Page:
I found Steve, headed over to the baggage lorries and collected my bag which actually had been taken to the right place for me. Because of the forecast I had packed a full change of clothes and was soaking wet, so a change was needed. There then followed the least glamorous change of clothes of my life…in a portable toilet! I can confirm that it is possible, but it wouldn’t be my first choice if another option was available.
On a nicer day we might have stayed at the finish for a while, but this time we just headed straight off to the event buses which are at a park and ride about a mile from the finish. Runners and spectators can buy a ticket in advance and while the queue can be quite long, there are loads of buses so it keeps on moving. This is generally quite well organised, but the hike to the buses is definitely one of my least favourite things about this event. I don’t think there are any better solutions though, so just accept it’s how it is.
I was pretty hungry by this point so ate the cereal bar I had been handed at the finish and began dreaming of the post-race meal we would get once back in Edinburgh. Clearly I wasn’t the only one as I could hear others talking about how they had been dreaming of Domino’s pizza for the last few miles and when the bus went past a McDonald’s there was an audible groan from the passengers!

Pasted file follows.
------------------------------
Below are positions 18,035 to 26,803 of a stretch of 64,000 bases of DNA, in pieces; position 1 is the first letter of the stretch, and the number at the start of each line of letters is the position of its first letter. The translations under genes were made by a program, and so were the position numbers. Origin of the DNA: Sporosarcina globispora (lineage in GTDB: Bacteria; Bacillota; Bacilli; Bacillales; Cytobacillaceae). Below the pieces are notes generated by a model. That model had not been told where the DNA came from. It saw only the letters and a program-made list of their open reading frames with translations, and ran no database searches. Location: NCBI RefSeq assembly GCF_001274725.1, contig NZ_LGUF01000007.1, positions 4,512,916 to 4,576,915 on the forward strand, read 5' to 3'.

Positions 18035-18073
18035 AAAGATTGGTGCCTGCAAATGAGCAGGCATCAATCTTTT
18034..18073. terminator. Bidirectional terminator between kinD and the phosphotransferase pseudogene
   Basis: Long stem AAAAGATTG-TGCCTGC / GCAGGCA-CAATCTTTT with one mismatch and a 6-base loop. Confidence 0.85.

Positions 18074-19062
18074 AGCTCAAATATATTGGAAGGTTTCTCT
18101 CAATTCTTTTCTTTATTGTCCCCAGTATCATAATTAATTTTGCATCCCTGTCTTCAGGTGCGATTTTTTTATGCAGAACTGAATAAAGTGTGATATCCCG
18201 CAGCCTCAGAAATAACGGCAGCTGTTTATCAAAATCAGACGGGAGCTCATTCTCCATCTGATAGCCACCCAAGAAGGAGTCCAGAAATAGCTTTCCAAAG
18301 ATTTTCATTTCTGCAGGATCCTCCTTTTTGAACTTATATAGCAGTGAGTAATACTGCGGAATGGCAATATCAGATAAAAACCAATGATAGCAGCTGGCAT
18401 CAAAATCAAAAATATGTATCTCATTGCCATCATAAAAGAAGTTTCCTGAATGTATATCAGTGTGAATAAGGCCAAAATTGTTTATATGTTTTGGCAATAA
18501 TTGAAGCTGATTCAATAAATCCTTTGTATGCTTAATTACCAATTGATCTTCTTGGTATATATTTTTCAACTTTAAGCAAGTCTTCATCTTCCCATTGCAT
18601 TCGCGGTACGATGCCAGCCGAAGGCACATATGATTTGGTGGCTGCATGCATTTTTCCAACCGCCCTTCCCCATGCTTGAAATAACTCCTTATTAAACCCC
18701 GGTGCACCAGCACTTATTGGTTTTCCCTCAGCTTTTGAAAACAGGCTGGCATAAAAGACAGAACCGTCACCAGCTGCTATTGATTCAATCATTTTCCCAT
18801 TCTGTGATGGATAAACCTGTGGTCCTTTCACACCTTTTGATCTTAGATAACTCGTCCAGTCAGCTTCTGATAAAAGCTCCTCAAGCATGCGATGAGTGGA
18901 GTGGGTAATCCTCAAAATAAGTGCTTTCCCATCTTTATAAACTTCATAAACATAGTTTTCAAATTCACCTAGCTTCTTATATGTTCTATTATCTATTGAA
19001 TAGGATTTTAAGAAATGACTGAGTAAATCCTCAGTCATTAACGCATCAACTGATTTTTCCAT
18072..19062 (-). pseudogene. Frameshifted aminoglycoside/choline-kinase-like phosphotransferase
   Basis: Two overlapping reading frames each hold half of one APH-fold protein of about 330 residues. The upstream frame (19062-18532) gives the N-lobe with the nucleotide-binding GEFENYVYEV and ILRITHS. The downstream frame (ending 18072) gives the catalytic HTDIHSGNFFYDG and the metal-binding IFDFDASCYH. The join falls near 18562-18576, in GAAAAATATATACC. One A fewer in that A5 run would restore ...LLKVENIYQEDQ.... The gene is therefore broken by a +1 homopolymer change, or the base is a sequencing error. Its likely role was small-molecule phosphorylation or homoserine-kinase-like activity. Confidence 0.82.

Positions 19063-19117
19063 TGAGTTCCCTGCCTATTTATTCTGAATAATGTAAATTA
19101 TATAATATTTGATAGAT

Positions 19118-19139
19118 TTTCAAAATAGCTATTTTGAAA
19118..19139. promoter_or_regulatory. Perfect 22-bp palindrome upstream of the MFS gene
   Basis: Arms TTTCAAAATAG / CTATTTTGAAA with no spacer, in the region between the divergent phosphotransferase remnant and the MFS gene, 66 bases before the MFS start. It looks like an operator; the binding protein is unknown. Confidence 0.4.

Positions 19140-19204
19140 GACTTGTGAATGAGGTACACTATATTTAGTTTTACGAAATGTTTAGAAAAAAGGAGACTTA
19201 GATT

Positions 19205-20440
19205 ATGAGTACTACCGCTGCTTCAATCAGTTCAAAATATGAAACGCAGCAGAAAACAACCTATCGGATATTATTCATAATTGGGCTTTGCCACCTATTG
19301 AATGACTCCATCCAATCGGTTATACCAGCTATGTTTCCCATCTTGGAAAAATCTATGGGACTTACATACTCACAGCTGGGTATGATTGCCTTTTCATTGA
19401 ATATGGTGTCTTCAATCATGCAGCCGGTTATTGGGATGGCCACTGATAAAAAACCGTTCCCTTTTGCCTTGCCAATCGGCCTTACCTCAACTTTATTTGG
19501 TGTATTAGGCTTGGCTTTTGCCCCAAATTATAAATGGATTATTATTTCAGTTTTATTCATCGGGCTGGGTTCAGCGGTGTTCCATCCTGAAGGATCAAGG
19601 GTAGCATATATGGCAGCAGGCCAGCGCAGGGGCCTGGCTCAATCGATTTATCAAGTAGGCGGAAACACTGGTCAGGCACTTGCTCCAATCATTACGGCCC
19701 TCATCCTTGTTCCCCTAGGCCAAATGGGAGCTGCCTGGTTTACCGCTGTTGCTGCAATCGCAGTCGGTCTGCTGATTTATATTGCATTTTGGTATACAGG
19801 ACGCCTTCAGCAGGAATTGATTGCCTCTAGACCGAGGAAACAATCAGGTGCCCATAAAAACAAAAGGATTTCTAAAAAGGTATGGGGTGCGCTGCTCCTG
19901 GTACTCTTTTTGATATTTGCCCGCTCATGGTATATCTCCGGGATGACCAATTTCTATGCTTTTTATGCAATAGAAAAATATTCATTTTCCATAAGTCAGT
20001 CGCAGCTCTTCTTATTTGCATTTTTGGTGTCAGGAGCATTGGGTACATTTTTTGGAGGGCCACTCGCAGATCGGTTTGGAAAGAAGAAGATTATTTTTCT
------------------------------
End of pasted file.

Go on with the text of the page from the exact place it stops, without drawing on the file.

We were delivered back to the start area, which by now was being dismantled as the marathon itself had started, and we walked back over to town to get some food – McDonald’s remains my post-race food of choice even though I would be unlikely to want it at any other time!
We then headed to Hotel Chocolat for “dessert” before getting back in the car for the drive home. Ironically, it was much nicer weather by this time!
Overall, I liked the variation in the route but definitely caution against being distracted as it can be a bit congested at the start. I would also recommend getting to the start as early as you can in order to get your bearings and drop off baggage without too much stress. And remember that once you’re finished, you will still have a bit of a walk to the event buses to get back into Edinburgh again. In my experience, race day in Edinburgh is either roasting hot or pouring. We got pouring on this occasion, but for me it didn’t spoil the race. Not an event I do regularly these days, but it’s nice to be involved from time to time and I’m sure this won’t be my last EMF experience.